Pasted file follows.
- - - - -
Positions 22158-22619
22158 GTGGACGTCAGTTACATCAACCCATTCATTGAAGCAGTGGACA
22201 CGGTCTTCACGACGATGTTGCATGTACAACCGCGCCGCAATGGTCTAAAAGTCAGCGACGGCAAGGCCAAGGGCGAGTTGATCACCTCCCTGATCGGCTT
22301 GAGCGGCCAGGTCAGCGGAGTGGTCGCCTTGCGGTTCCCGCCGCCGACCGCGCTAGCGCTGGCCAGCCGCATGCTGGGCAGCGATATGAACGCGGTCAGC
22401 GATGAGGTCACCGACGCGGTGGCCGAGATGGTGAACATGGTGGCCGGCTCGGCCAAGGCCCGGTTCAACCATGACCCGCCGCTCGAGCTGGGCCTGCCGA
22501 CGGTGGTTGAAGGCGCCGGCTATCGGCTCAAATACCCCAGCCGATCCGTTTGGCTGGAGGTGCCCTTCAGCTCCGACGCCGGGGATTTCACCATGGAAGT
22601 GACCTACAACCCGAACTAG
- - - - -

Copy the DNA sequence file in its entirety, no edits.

Positions 22158-22619
22158 GTGGACGTCAGTTACATCAACCCATTCATTGAAGCAGTGGACA
22201 CGGTCTTCACGACGATGTTGCATGTACAACCGCGCCGCAATGGTCTAAAAGTCAGCGACGGCAAGGCCAAGGGCGAGTTGATCACCTCCCTGATCGGCTT
22301 GAGCGGCCAGGTCAGCGGAGTGGTCGCCTTGCGGTTCCCGCCGCCGACCGCGCTAGCGCTGGCCAGCCGCATGCTGGGCAGCGATATGAACGCGGTCAGC
22401 GATGAGGTCACCGACGCGGTGGCCGAGATGGTGAACATGGTGGCCGGCTCGGCCAAGGCCCGGTTCAACCATGACCCGCCGCTCGAGCTGGGCCTGCCGA
22501 CGGTGGTTGAAGGCGCCGGCTATCGGCTCAAATACCCCAGCCGATCCGTTTGGCTGGAGGTGCCCTTCAGCTCCGACGCCGGGGATTTCACCATGGAAGT
22601 GACCTACAACCCGAACTAG